The invention disclosed herein, the scope of which being defined in the appended claims is not limited in its application to the details of construction and arrangement of parts shown and described, since the invention is capable of other embodiments and of being practiced or carried out in various other ways. Also, it is to be understood that the phraseology of terminology employed here is for the purpose of description and not of limitation. Further, many modifications and variations of the invention as hereinbefore set forth will occur to those skilled in the art. Therefore, all such modifications and variations which are within the spirit and scope of the invention herein are included and only such limitations should be imposed as are indicated in the appended claims.
The preferred system for placing a well in production that is drilled in an unconsolidated formation where cave-in and sloughing is a common and usual occurrence comprises first a mechanism or system for forming a larger cavity than usual in the well for holding a larger than the conventional sand pack for providing a larger pack drainage area and more sand filtering surface. Normally, this would require considerable underreaming with large unsupported walls resulting in cave-ins and sloughing.
FIG. 1 is a schematic diagrammatic vertical sectional view of the apparatus for sand control of an unconsolidated sand formation, and particularly a petroliferous formation. Further, this apparatus may clean out an existing well, whether it is washing out a well that has sanded up, whether it is enlarging a previously drilled well, or whether it is drilling a large cavity in a new well through an unconsolidated petroliferous sand formation mentioned above.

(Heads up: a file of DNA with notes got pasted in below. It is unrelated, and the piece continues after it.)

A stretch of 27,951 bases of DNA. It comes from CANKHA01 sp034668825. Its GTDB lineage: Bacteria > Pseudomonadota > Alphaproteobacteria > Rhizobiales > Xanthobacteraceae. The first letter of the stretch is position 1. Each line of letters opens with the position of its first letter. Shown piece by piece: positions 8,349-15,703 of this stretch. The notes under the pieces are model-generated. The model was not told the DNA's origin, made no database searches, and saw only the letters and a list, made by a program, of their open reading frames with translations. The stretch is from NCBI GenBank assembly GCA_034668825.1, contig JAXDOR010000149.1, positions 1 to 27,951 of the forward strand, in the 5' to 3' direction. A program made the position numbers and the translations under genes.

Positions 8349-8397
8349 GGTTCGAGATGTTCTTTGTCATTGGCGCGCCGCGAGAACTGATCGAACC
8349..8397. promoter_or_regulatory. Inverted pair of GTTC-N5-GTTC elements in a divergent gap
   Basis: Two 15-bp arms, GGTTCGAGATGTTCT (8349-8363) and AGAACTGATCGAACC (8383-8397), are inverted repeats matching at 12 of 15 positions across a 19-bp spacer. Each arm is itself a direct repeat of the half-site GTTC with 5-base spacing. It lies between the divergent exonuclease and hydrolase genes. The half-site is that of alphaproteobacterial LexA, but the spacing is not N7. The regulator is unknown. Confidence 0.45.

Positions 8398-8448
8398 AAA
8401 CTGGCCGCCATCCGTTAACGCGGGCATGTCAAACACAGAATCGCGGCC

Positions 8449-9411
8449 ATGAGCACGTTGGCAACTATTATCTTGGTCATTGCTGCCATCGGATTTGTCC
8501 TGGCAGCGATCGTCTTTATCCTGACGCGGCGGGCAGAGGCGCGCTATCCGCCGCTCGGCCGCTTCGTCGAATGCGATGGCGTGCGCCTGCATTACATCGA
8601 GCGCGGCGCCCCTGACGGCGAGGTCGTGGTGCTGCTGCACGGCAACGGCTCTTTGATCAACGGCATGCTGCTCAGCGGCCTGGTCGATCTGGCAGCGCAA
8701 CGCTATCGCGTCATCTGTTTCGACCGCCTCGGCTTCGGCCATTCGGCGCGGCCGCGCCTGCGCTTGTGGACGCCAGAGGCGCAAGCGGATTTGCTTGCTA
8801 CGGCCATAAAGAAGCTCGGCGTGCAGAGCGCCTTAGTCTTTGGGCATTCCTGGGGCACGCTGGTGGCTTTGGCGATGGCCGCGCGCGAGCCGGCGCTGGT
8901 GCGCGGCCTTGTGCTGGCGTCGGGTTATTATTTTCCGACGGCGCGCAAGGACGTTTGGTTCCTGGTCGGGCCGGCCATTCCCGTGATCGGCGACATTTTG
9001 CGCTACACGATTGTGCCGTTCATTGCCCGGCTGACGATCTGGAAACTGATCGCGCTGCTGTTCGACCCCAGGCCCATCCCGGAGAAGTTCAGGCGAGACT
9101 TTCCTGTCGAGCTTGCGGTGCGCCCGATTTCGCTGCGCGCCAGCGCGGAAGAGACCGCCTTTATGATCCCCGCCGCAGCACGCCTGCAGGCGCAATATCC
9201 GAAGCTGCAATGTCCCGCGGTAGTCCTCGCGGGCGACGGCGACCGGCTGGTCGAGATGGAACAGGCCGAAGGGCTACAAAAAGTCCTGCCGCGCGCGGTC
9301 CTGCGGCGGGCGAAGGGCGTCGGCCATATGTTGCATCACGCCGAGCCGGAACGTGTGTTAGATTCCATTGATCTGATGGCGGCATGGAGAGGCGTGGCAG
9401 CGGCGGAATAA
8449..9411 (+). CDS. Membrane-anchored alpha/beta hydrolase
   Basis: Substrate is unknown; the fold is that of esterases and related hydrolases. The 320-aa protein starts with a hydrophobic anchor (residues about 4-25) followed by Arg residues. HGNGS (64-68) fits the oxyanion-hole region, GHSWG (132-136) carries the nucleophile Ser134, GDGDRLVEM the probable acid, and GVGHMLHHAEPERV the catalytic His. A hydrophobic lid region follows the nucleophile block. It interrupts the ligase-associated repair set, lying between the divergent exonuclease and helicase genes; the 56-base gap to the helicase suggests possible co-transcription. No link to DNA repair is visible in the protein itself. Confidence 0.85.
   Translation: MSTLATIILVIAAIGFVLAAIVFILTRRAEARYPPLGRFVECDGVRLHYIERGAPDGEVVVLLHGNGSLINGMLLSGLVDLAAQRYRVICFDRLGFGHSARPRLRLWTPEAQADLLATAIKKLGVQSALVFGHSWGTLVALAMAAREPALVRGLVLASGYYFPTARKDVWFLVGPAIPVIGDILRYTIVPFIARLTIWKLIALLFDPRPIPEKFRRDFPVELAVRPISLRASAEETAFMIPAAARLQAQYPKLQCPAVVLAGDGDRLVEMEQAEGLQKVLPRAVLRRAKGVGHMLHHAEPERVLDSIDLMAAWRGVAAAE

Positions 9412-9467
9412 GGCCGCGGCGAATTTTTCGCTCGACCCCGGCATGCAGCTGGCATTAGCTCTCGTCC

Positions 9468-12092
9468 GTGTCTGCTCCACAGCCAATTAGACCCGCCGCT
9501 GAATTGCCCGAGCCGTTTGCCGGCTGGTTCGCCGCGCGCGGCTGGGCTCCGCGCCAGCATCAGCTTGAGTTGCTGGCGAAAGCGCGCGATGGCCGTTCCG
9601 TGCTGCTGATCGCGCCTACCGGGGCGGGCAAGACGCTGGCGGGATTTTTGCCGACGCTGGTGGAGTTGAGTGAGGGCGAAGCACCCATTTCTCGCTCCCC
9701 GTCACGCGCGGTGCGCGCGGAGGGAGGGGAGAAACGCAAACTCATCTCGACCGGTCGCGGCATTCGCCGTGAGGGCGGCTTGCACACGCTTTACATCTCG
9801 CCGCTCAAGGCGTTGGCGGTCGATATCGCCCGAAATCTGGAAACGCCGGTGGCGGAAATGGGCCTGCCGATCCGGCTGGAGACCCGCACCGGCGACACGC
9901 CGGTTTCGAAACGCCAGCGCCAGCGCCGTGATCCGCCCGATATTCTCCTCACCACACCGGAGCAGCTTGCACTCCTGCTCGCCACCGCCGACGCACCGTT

The cased well hole 10, FIG. 1 has a wash pipe 11 with valve 12 centrally supported in the well with structure (not totally shown.) A screen supporting tubing 13 is mounted around the wash pipe and equally spaced therefrom with structure (not shown) forming an inner annulus 14. An outer annulus 16 is formed between the screen tubing 13 and the well casing 10. Outer annulus 16 has two valves, 17 and 18, for example, for controlling fluid therethrough. Likewise, blowout preventer (not shown) may be utilized on the outer annulus 16, if desired. Sources of pumping high pressure fluids in either direction are illustrated schematically as pump 21 on the wash pipe 11, pump 22 on inner annulus 14, and pumps 23 and 24 on outer annulus 16, particularly for maintaining the internal fluid pressure in the well cavity greater than the overburden in the well cavity walls.